Once upon a time, taking on debt or selling your house was the only way to cash out your home equity. Now there's a new choice-introducing the REX.

You might feel like royalty when REX & Co. Inc. offers to give you $50,000 as an equity investment in your house. But don't get comfortable in a jeweled crown just yet. Most homeowners with good credit will qualify for the same deal. It's called a REX, and it's a debt-free way to monetize your home equity.

Understanding REX


The REX is an entirely new type of home equity instrument. It's offered by San Francisco-based REX & Co. Inc. and serves the needs of homeowners who need cash but don't want more debt.

The REX provides you with an upfront, cash payment in return for a share in any future increase or decrease in your home's value. The money you receive is not a loan-so you aren't committing yourself to principal or interest payments. You don't repay the funds to REX & Co. until you sell your home or the agreement expires. Depending on where you live, REX agreements are in effect for 30 to 50 years.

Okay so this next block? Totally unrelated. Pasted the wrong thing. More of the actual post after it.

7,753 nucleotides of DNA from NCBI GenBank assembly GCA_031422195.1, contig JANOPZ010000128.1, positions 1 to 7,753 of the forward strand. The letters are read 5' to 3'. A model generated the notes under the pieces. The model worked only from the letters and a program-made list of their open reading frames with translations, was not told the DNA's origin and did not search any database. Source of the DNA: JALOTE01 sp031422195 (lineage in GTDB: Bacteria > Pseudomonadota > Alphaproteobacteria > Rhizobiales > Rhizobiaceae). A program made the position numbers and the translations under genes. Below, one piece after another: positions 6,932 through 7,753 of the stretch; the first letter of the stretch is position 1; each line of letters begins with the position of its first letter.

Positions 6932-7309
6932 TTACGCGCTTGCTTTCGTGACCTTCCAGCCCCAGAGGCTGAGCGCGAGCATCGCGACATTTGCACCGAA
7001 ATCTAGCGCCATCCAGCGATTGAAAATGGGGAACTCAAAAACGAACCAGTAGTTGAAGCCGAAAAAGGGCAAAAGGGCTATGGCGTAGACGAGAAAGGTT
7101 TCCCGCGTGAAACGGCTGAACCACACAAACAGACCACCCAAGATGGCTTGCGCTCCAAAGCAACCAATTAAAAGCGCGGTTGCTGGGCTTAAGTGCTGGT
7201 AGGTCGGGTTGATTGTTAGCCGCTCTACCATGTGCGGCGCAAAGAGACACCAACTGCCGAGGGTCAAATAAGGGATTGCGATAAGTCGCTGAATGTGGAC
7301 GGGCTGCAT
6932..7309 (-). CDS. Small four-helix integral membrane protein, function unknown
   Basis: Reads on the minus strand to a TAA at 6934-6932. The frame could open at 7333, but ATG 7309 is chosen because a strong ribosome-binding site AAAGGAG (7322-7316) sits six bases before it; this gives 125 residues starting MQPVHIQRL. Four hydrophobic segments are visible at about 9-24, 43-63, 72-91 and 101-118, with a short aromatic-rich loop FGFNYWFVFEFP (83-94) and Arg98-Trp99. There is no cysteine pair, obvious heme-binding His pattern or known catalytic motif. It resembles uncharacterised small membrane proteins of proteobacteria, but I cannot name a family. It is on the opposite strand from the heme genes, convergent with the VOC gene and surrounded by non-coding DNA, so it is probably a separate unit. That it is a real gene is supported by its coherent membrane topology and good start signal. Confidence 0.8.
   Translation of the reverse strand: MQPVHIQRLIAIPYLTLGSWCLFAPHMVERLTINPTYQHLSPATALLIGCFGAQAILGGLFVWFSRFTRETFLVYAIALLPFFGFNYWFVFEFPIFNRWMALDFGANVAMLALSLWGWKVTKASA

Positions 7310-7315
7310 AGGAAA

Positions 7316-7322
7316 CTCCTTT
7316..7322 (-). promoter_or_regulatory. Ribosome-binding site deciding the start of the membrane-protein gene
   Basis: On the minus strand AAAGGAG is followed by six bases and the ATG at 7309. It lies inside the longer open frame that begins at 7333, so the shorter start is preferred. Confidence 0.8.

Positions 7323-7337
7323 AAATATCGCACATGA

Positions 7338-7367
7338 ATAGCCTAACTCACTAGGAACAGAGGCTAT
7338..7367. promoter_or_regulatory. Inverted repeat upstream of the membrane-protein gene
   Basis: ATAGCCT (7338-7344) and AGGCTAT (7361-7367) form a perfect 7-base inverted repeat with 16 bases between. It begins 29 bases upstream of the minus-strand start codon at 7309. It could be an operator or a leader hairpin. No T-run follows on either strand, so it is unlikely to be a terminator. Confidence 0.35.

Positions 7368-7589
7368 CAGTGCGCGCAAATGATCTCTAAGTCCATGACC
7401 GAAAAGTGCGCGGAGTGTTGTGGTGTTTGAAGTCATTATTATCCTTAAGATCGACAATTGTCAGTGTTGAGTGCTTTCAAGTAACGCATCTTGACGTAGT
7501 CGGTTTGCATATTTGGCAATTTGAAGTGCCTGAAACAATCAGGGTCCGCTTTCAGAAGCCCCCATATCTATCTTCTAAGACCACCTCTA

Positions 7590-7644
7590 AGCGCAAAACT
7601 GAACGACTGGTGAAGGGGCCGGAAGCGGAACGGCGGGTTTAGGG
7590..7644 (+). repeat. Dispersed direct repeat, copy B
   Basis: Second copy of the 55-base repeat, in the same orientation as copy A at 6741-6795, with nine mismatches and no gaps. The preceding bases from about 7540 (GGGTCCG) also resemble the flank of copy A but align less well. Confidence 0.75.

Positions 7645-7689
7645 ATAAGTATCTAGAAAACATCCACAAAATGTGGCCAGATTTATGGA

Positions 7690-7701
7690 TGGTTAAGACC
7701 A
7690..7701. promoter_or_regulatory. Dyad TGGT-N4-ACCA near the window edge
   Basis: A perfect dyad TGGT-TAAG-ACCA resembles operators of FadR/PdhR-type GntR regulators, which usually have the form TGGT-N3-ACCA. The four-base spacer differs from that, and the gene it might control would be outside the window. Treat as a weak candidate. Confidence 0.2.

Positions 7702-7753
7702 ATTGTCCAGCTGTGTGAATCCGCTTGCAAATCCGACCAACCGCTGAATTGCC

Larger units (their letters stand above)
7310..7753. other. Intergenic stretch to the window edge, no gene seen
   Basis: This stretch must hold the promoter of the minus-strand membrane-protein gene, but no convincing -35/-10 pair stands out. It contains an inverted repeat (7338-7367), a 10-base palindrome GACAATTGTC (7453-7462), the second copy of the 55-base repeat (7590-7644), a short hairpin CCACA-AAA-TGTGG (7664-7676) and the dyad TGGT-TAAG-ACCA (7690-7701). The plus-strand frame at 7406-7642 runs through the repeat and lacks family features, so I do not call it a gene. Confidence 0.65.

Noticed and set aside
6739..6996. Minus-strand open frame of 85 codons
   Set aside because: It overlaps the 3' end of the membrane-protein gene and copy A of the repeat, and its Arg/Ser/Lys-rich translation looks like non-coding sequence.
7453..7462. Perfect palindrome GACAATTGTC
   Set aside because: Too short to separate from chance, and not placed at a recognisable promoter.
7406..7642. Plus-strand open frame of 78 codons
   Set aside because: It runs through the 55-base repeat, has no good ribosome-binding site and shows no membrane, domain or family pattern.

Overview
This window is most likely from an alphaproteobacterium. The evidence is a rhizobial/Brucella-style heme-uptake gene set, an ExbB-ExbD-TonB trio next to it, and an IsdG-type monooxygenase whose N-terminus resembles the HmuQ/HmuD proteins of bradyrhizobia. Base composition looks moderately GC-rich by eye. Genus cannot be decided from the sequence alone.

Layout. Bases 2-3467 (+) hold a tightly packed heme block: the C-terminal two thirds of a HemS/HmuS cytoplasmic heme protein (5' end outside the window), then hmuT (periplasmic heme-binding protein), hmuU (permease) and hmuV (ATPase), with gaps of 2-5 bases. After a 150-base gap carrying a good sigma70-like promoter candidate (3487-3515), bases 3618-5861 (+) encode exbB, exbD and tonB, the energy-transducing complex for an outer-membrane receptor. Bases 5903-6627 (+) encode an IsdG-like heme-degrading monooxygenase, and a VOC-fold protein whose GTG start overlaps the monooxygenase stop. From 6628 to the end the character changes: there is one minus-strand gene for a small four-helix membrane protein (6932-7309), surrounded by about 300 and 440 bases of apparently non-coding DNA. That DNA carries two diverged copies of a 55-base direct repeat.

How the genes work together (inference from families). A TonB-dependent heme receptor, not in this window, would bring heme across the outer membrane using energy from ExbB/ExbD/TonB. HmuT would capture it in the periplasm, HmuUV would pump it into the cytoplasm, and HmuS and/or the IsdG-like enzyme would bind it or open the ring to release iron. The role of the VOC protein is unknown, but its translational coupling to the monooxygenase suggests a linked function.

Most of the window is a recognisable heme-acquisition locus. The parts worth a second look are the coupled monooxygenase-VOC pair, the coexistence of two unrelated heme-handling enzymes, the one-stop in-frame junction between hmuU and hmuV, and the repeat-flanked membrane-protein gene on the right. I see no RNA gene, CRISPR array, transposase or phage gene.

How REX works


To understand how this works, let's lay out a scenario in which your house is currently worth $500,000. After some paperwork and negotiation, you agree to receive an upfront payment of $75,000. In return, REX & Co. has the rights to 50 percent of the change in your home's value, payable when you cancel the agreement or sell your house. Now, fast-forward 15 years when it's time to sell. Here are some potential scenarios:

The house sells for $600,000. You pay REX & Co. the $75,000 plus $50,000. The additional $50,000 represents REX's 50 percent share of the home's $100,000 appreciation.

The house sells for $500,000. You pay REX & Co. the $75,000.

The house sells for $400,000. You pay REX & Co. the $75,000 less $50,000. The deduction of $50,000 represents REX's share of the home's depreciation.

The fine print


As you can see, a REX arrangement might be an attractive alternative to a home equity loan. But be sure to consider the following before making any decisions:

The REX is only offered by one company and currently available in only nine states (CA, WA, IL, VA, NJ, NY, FL, CO, NC).

The amount of risk you take on is a function of moving parts, including: how you plan to use the money, what other investment options you have, and how your home's value might change over time.

The arrangement is intended to be long-term. If you sell the home within five years of inking the deal, you'll incur penalties.

Even if a REX isn't for you, you can use your newfound knowledge to stimulate an entertaining discussion among friends at your next cocktail party. Just remember to leave the jeweled crown at home.

Published on July 16, 2007